Just over a month later, however, the Cleveland Browns selected Oklahoma quarterback Baker Mayfield with the No. 1 overall pick in the 2018 NFL Draft. Now, despite late-June reports that the Browns are dedicated to Tyrod as the team’s starting quarterback, it seems to be a matter of when, not if, Mayfield is given the opportunity to lead the Browns offense.


I’m of the belief that NFL teams don’t spend first-round draft capital on quarterbacks with any intention of having them marinate for a few years as they “learn the game.” And given Cleveland’s history with the position, and Hue Jackson’s willingness to start and bench QBs almost on a whim, I’m not liking how things look for Tyrod in the long-term. But this doesn’t mean he shouldn’t get his shot.

In April, Derrik Klassen broke down how Browns OC Todd Haley will be able to leverage Tyrod’s skill set by featuring RPO concepts alongside deep-passing and empty-set schemes. An offensive attack that expands the field horizontally and plays into Taylor’s strength as a runner, for when things break down, is a slam-dunk of a plan. A quicker, more horizontal passing attack will also serve him well in the sack department. Perhaps the biggest statistical knock on Taylor is that he had a 9.1 percent sack rate while in Buffalo. A change in offensive schemes will make the chances of him duplicating that sack rate as absurd as Deshaun Watson repeating his 2017 TD rate of 9.3 percent.

This approach on offense also bodes well for Jarvis Landry who brings in a 6.70 average depth of target (aDOT) from his past three seasons. Landry’s aDOT shows that he’s accustomed to operating on a different level (vertically speaking) than WRs Taylor worked with in Buffalo. Kelvin Benjamin (11.95), Robert Woods (10.70), and Chris Hogan (13.10) all had an aDOT considerably different than Landry’s when they worked briefly with Taylor in Buffalo.

The more reception-apt Duke Johnson should serve a great dump-off option for Taylor, particularly early in the season as the Browns’ new-look offense finds its rhythm, when compared against former teammate LeSean McCoy. Since 2015, Johnson has gone 204/155/1,616 in the reception department compared to McCoy’s 147/114/990. While their skill sets are different, I expect Johnson to be the key factor keeping Taylor out of the sack column, while Nick Chubb and Carlos Hyde to the dirty work on the ground.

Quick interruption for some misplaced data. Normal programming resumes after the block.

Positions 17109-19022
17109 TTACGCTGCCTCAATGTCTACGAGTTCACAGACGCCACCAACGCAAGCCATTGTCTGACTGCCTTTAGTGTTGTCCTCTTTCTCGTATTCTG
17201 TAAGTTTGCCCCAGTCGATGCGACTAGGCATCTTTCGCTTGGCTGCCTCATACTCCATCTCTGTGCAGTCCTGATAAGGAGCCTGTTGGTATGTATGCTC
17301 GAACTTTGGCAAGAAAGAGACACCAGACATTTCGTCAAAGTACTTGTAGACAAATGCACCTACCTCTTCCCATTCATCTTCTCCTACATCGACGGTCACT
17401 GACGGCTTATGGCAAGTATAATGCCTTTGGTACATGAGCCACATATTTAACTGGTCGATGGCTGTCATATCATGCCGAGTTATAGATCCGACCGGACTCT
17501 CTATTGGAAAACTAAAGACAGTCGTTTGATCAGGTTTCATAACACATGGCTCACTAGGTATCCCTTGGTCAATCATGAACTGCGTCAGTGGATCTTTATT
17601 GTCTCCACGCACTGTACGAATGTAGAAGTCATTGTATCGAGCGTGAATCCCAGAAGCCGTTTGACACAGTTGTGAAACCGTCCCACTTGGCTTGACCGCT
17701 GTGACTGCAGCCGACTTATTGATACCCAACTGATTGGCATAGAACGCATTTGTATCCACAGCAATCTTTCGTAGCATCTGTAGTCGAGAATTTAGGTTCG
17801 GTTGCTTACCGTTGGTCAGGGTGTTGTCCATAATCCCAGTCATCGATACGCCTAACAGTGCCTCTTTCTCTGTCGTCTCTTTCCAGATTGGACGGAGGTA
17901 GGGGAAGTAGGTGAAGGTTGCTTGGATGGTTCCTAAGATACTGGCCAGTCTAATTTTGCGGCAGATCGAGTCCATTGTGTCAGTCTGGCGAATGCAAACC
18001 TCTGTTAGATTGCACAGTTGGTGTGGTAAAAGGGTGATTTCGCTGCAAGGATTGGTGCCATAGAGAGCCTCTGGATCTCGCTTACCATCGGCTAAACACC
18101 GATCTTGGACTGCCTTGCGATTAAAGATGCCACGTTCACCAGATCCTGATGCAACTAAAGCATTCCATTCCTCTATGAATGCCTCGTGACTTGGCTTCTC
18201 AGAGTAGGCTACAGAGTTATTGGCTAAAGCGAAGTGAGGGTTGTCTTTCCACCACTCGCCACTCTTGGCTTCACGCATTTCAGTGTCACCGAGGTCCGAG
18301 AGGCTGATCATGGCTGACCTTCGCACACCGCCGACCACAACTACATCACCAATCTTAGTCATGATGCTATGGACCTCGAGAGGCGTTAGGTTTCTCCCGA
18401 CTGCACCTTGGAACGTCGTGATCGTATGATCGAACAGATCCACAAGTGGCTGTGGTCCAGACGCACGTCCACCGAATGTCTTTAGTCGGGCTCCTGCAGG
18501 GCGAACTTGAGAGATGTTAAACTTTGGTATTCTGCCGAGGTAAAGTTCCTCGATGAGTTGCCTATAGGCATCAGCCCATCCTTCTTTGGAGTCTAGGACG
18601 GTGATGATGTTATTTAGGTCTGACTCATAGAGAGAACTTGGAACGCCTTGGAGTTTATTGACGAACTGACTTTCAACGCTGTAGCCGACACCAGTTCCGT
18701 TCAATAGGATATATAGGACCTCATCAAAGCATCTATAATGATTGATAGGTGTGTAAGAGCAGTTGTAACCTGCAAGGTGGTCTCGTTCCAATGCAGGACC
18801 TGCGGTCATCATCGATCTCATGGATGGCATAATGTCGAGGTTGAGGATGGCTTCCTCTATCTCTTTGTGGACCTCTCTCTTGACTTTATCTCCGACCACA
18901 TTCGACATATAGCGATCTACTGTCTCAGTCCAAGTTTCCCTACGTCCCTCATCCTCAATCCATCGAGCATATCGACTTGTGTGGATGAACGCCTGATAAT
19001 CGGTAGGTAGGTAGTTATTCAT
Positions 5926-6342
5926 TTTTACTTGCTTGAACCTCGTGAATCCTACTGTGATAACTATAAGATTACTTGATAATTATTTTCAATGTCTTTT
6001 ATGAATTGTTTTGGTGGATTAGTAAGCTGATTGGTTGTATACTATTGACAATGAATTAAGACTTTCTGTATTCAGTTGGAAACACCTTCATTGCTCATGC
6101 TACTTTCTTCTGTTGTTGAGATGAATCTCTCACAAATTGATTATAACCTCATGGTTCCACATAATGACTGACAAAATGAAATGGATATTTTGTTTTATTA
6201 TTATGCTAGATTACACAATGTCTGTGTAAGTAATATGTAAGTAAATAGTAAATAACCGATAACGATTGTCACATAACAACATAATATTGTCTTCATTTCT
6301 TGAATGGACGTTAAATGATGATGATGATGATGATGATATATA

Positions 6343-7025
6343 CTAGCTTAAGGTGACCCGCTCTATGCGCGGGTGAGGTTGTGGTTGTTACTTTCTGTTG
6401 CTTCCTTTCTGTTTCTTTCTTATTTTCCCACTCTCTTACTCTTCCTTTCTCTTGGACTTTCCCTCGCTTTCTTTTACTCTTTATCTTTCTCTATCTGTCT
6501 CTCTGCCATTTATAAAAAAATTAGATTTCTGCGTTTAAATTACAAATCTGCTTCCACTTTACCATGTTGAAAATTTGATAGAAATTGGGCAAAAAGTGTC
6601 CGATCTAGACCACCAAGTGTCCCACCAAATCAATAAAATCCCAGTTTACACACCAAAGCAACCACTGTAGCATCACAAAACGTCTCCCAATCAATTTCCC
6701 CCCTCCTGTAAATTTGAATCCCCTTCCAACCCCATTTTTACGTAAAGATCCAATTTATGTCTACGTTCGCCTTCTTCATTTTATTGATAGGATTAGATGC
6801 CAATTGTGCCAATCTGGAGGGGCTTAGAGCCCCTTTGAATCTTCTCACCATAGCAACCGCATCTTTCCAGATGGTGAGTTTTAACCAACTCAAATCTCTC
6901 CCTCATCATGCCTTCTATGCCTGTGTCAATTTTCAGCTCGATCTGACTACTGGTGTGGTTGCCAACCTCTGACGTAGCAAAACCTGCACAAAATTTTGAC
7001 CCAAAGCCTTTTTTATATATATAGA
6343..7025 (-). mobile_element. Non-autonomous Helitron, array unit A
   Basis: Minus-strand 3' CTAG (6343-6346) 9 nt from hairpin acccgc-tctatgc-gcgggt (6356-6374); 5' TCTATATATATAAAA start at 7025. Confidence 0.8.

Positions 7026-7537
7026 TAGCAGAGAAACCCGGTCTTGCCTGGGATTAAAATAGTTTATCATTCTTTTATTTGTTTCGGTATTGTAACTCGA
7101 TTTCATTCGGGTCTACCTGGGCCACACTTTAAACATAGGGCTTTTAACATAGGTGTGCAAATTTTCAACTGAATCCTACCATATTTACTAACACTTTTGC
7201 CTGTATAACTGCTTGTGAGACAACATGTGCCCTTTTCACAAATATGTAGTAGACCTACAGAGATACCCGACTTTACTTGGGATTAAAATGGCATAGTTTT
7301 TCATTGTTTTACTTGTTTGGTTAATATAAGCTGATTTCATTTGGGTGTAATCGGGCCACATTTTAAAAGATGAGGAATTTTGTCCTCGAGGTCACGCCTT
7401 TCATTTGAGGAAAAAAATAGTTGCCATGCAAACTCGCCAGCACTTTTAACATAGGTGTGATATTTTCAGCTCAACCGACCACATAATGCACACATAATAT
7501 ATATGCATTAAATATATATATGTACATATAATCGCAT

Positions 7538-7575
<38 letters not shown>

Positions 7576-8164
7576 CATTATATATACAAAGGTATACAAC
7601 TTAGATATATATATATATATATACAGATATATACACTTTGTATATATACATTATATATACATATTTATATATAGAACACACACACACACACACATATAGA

Tyrod Taylor’s 2QB redraft ADP of 154 (31st among QBs) is straight-up bizarre. As of June, he is behind QBs like Baker Mayfield, Ryan Tannehill, Lamar Jackson, and Sam Darnold. In dynasty, his ADP fares slightly better (133) but he is still as an absolute steal given what his opportunity cost is. Even if you ignore every football reason discussed above, Taylor is a starting QB in the NFL but is being drafted as if he’s a rookie playing behind Tom Brady circa 2011. As far as starting QBs go, he’s basically free and this should be exploited.

There are a lot of things looking up for Tyrod Taylor in 2018. A new offensive scheme, a revamped supporting cast, and just a change of scenery in general should have fans and fantasy players excited for the season to come. Yes, the 6-foot-1 shadow of Baker Mayfield is looming over his shoulder but when Taylor becomes an unrestricted free agent in 2019 it’s very possible that the next place he lands is his last — and he’ll finally get the chance he deserves.

Anthony Spangler

Anthony Spangler is a fantasy football veteran of eight years, but is new to the 2QB world. Season-long and DFS are both in play for Anthony, and his long-winded text messages to fellow league members is what sparked his interest in writing about fantasy football. In addition to his work for TwoQBs, Anthony is the founding editor of the literary and visual arts site, It Must Be Heartbreaking. You can follow him on Twitter at @AnthonySpang